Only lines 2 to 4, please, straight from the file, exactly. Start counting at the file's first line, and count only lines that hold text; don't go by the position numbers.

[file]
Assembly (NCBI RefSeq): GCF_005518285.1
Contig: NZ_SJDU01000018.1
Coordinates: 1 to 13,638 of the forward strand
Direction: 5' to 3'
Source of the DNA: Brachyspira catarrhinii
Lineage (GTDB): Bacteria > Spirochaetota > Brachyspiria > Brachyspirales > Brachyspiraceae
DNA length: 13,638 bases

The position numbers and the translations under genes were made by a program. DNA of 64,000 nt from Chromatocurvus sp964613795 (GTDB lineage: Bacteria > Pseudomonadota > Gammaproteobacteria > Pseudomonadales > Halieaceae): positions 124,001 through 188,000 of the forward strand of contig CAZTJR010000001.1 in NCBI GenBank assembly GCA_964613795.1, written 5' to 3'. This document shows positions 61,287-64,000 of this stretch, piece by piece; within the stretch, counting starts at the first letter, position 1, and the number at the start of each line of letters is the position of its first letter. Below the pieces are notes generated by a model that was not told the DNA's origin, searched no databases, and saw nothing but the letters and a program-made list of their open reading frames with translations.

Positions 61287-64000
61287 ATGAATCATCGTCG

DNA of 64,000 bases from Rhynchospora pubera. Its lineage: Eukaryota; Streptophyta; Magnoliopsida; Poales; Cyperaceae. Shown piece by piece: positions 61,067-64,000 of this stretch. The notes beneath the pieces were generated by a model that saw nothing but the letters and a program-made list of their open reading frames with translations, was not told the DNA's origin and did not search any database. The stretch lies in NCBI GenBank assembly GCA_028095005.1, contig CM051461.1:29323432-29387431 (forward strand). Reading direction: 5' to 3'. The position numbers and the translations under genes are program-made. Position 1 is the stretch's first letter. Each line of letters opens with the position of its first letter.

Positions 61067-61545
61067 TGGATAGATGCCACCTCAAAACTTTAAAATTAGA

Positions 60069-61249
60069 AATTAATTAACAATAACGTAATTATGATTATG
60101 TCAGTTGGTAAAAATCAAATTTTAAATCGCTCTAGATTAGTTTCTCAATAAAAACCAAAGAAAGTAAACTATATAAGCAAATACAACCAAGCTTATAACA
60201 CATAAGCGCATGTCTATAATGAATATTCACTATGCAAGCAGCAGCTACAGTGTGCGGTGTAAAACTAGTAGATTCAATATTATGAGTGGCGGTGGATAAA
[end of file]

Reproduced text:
Contig: NZ_SJDU01000018.1
Coordinates: 1 to 13,638 of the forward strand
Direction: 5' to 3'